Very different from previous production Porsches, the 914 was an attempt by Zuffenhausen to introduce a lower cost model. Commercially it was only a moderate success, but it’s very distinct minimalist styling, though part of the idiom of the 1960s, was very much an in-house design.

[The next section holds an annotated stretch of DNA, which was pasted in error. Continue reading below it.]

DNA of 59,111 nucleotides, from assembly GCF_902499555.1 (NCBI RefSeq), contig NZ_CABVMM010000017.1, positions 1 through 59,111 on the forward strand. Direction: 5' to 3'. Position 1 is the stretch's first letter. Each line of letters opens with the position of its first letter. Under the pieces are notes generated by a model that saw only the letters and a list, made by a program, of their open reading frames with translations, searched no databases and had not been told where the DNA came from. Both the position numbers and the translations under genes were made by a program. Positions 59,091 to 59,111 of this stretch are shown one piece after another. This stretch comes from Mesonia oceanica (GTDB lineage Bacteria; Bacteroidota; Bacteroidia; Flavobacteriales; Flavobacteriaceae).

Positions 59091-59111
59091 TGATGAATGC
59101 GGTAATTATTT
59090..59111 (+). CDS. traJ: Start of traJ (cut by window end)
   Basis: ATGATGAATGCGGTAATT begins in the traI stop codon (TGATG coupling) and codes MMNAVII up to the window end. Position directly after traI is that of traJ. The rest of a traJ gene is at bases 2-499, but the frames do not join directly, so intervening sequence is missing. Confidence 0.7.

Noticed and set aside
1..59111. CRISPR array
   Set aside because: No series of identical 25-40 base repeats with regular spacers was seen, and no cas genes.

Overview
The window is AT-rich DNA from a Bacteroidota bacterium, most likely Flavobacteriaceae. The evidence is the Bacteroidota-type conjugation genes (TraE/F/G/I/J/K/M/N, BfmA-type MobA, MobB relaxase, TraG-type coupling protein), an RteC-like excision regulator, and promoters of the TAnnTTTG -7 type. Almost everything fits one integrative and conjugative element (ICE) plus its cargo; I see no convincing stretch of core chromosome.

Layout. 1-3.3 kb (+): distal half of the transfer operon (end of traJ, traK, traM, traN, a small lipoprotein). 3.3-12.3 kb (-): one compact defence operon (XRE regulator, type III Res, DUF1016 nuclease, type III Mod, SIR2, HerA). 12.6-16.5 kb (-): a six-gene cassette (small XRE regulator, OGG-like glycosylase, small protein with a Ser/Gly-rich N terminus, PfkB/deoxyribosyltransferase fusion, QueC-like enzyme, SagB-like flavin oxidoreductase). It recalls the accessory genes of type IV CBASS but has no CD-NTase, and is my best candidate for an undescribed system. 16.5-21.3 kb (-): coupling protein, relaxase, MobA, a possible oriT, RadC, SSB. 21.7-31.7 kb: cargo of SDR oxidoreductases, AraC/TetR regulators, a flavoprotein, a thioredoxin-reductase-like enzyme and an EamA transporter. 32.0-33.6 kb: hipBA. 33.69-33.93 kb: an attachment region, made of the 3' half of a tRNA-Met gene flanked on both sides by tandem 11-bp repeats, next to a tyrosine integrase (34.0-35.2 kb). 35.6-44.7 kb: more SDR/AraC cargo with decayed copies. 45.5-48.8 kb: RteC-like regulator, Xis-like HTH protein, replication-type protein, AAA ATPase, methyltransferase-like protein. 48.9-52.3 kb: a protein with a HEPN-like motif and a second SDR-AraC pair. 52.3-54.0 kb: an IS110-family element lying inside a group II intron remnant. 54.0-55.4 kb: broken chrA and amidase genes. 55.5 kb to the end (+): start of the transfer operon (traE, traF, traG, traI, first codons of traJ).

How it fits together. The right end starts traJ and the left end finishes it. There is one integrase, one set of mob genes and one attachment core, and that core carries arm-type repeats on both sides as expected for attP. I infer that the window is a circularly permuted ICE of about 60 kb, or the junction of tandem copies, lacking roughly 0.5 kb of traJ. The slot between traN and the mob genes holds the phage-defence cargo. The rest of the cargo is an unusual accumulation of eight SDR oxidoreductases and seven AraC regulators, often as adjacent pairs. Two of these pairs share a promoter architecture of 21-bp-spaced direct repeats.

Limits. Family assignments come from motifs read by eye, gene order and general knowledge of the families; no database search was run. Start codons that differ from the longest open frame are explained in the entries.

Almost two decades after the first Gmünd coupés, the 914 was the company’s third new production car. The ‘Vierzehner,’ (fourteener), as the Germans referred to it, was conceived as a new entry level model and one which would widen the appeal of Porsche. The Porsche 912 which used the flat four of the discontinued 356 was only ever an interim model, too close from a marketing standpoint in both appearance and pricing to the 911. A new design, especially if it was significantly cheaper, could secure the future of a Porsche too dependent on one model. Zuffenhausen, though, was in no position to tool up for a new model, having just bought out Reutter, but its association with VW did present an opportunity and Wolfsburg itself was in the market for fresh designs: by the mid-sixties, its range looked dated, the Beetle comprehensively out performed by offerings from Ford and Opel in terms of performance, space and economy. The success of BMW’s Neue Klasse also showed the importance of the growing middle class market.
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